After many marital infidelities Beard is about to divorce his fifth wife. But on discovering that she doesn't appear to care and is, in fact, having an affair of her own, he develops an obsession with her and changes his mind. A Nobel Laureate, he hasn't done any serious science since winning his prize, but his name still spells fund money in the scientific world and he is not short of lucrative offers of one sort or another. He takes a high profile assignment with a government funded initiative committed to enlisting the public in the search for ideas to combat global warming.

He continues to obsess about his wife, but he lacks the emotional depth necessary to win her back. In a final bid to rid himself of his fixation he accepts an offer to join a group of climate change activists on an expedition to the Arctic Circle. He is ill-equipped, being fat, alcoholic, anti-social and completely uninterested in climate-change. He finds himself the only scientist in a group of artists, no climate changing ideas are forthcoming and everyone mislays their arctic outdoor gear, and so steals other people's, on a daily basis. Yes, you've guessed, it's a metaphor for global warming and the way in which we fail to take care of the resources which are most important to us. Very heavy handed on the metaphor front, but still a funny piece of prose.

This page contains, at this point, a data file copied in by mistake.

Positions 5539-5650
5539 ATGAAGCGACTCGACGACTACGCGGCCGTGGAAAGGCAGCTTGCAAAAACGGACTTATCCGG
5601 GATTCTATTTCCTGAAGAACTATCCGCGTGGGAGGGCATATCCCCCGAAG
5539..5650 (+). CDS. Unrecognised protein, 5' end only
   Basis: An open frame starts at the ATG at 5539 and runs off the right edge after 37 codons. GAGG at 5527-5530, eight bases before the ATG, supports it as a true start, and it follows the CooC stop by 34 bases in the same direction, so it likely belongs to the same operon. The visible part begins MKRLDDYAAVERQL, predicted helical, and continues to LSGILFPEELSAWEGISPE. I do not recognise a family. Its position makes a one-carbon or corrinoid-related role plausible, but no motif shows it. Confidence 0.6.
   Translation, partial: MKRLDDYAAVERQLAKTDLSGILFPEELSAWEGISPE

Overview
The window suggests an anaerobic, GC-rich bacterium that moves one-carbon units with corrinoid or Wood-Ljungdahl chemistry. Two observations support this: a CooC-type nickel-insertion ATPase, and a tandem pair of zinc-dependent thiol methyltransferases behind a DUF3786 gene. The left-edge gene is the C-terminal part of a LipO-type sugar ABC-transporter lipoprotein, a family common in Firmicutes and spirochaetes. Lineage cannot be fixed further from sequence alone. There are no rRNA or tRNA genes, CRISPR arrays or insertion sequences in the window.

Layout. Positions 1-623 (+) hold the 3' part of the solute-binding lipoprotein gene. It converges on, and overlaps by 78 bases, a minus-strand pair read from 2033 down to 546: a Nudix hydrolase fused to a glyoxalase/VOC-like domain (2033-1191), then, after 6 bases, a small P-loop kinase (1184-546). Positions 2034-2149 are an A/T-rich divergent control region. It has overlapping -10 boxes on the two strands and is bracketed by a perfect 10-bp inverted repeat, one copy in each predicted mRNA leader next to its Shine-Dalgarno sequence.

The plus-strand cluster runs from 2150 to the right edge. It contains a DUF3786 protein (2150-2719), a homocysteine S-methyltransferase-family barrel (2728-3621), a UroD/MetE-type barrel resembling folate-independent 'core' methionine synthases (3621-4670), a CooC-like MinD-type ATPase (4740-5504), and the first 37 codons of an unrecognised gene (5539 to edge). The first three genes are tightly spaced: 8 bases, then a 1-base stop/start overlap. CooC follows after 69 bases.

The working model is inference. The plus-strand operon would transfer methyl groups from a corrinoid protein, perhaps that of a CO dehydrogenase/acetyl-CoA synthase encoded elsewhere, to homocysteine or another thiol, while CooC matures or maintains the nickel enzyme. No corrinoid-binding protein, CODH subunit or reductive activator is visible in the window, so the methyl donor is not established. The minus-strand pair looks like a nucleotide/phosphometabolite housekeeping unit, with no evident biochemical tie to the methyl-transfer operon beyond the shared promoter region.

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3 of 3 people found the following review helpful By JaneyF on 22 April 2011
Format: Paperback
A perfect book for the beach as one can easily get immersed and entertained and equally easily put it down, saunter off and pick up a drink.

In many ways Beard, the protagonist, is dislikable as other reviewers have noted but Ian McEwan's tight and incredibly detailed writing means that the reader has huge insight into Beard's personality and not many characters ficitional or otherwise would emerge entirely likable under such scrutiny. I genuinely didn't find him as repugnant as others seemed to, in fact the cliff-hanger ending left me rooting for him and irritated that there wasn't a more decisive ending, many times in the book I felt genuine sympathy for him. He is clearly unprincipalled and makes at least two appalling decisions but then most people have at some stage; just not on this flagrantly morally bankrupt scale and this is presumably the allegory on global warming and our own part in it. I can't quite hate him.